By Angela Espinoza, News Editor
After two and 1/2 months, Vancouver’s Oppenheimer Park tent city was ruled to disband on September 26. Over 200 people were living in the makeshift camp from mid-July until its forced closure in late September. The City of Vancouver says that all of the former inhabitants of the camp now have the opportunity to find housing.
In attempt to create spaces for Vancouver’s alarming homeless numbers, rooms have opened up at a former restaurant on 900 Pacific Street, the Union Gospel Mission, and the Quality Inn on Howe. The Quality Inn specifically is to be torn down in two to three years, but until then Vancouver has stated that the hotel will be used to offer affordable housing.
Vancouver’s count of people either homeless or living on the street doubled from 273 last year to 538 this year, as of March. “This is very frustrating news to see the street count that high,” said Vancouver Mayor Gregor Robertson at a press conference in April.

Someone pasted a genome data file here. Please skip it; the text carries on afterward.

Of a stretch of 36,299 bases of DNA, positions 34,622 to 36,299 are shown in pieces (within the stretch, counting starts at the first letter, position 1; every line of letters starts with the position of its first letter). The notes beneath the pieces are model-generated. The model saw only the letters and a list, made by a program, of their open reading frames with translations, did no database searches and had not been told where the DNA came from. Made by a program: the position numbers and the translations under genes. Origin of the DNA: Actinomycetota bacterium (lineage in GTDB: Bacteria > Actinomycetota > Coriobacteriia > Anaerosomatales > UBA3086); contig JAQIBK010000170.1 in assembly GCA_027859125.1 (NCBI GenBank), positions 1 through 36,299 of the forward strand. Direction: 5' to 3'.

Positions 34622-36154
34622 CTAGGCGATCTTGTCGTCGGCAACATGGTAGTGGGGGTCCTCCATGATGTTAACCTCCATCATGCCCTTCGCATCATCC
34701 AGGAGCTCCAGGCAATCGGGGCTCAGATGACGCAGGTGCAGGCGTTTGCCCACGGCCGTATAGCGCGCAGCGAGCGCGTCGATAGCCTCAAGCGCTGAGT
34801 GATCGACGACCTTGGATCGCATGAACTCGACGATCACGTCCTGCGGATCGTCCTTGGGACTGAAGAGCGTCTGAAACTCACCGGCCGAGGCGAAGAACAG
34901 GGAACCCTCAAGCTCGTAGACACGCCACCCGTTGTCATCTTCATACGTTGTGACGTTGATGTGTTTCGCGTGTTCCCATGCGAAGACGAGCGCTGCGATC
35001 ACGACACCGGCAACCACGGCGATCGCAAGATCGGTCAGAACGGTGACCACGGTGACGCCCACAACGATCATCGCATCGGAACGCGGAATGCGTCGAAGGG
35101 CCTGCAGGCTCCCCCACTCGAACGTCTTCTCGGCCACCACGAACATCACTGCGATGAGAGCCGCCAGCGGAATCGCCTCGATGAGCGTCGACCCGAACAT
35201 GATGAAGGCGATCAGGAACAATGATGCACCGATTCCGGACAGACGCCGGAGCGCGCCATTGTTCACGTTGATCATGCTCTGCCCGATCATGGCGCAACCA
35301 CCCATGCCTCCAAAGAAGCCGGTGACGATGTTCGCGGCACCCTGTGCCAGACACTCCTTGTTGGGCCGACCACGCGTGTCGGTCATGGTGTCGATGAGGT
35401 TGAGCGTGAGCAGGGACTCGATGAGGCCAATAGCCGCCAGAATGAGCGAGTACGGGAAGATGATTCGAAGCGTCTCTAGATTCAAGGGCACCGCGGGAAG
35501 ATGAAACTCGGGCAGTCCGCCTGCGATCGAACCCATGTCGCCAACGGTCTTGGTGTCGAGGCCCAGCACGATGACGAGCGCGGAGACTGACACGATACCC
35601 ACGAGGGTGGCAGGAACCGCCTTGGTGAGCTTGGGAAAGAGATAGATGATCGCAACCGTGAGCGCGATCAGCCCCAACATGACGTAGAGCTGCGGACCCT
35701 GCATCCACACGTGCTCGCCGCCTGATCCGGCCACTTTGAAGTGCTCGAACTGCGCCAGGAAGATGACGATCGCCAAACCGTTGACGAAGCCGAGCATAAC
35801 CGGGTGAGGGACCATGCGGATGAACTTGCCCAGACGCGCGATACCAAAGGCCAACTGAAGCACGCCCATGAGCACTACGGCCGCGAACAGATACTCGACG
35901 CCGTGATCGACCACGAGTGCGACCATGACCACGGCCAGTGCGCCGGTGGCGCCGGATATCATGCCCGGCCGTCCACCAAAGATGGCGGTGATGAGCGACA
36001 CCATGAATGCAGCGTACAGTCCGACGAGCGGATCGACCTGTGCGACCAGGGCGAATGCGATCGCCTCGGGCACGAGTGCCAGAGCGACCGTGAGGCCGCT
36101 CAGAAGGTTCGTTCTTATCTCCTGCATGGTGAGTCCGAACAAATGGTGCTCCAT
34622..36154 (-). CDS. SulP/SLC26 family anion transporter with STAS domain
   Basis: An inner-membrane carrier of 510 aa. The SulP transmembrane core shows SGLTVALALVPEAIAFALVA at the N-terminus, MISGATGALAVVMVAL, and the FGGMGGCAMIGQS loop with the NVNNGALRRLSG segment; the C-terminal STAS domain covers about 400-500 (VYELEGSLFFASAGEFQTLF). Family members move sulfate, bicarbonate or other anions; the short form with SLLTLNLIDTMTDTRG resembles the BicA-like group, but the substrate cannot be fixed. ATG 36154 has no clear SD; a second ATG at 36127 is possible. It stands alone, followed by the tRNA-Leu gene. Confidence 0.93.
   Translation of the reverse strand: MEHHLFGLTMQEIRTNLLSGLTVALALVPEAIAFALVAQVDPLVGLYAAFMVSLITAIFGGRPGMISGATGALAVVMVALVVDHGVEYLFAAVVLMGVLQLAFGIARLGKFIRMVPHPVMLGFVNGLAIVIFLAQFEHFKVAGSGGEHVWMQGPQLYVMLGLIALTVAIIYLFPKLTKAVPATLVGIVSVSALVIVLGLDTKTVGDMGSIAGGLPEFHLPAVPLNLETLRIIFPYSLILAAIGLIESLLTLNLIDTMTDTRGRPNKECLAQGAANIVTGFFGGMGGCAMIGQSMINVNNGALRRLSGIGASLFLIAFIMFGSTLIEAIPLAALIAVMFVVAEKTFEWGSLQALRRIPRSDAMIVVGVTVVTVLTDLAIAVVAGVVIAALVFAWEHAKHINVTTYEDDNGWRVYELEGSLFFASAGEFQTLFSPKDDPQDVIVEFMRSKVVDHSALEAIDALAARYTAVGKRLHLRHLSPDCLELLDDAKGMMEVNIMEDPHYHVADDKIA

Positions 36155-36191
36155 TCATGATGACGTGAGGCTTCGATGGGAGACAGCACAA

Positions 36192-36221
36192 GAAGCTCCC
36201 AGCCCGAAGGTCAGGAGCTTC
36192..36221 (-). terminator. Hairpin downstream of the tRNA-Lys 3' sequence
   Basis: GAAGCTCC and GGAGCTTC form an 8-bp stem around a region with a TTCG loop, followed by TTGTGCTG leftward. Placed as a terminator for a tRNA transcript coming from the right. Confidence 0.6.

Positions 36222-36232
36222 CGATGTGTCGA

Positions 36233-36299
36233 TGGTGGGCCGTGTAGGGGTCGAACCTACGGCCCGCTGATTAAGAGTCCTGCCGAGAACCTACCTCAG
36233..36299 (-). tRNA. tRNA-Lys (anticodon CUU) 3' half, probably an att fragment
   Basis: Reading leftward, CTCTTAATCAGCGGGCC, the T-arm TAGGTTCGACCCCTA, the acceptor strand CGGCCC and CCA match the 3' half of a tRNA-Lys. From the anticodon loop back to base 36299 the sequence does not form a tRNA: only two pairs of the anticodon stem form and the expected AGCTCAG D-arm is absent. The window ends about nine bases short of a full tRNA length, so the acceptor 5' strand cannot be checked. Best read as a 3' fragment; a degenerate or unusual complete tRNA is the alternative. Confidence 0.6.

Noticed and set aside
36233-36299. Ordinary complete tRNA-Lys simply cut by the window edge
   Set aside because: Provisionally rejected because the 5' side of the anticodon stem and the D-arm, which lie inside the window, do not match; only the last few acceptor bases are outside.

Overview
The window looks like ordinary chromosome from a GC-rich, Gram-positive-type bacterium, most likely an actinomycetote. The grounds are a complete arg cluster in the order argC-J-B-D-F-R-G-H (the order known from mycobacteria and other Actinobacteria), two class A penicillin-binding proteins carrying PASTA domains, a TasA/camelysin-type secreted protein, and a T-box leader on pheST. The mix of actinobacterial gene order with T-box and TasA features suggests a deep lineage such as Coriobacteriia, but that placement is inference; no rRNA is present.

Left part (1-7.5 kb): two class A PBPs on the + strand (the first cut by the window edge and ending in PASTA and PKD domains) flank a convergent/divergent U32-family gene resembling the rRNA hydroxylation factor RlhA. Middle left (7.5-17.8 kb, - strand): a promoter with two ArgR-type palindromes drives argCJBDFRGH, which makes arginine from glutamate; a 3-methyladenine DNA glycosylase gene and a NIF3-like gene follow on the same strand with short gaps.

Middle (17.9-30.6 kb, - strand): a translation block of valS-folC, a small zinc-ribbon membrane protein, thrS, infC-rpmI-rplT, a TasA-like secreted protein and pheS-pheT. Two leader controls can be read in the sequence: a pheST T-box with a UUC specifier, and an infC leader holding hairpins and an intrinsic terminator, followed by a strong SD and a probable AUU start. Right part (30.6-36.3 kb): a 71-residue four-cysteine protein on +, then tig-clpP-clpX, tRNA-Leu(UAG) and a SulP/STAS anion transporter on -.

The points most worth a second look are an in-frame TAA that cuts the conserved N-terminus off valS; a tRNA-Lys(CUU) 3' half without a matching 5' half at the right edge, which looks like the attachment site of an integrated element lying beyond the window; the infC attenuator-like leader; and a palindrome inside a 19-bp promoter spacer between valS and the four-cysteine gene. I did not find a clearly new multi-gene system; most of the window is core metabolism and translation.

The residency of the Oppenheimer tent city increased after the initial dozen protestors were presented with eviction notices, garnering the attention of hundreds. Originally the protest was meant to raise awareness of the overwhelming homeless numbers and to reassert the city’s recognition this year as unceded Coast Salish land.
Dismantling the tent city was ruled necessary as Vancouver’s weather has rapidly worsened since the summer, and numerous cases of health and safety risks were brought to the Vancouver Police Department’s (VPD) attention. Amongst many other issues, violence, unsanitary living conditions inside the tents, and drug trafficking had the city viewing the community as a threat unto itself.
In an affidavit written by VPD Inspector Howard Chow, 21 points were listed in requesting the closure of the camp, citing fear that a potential homicide or drug overdose was likely to occur. Chow referenced the overdose and death of 23-year-old Ashlie Gough within 2011’s Occupy Vancouver tent city as a source for concern.
Chow also stated that maintaining security on behalf of the VPD has totalled roughly $75,000 in overtime to keep the park safe. According to the Globe and Mail, as of September 18, “364 documented police calls and 170 cited incidents” had occurred since the camp’s settlement in July.
Permanent housing areas are set to open later his year on Fraser Street, Princess Avenue, and Boundary Road, offering a total of nearly 300 units.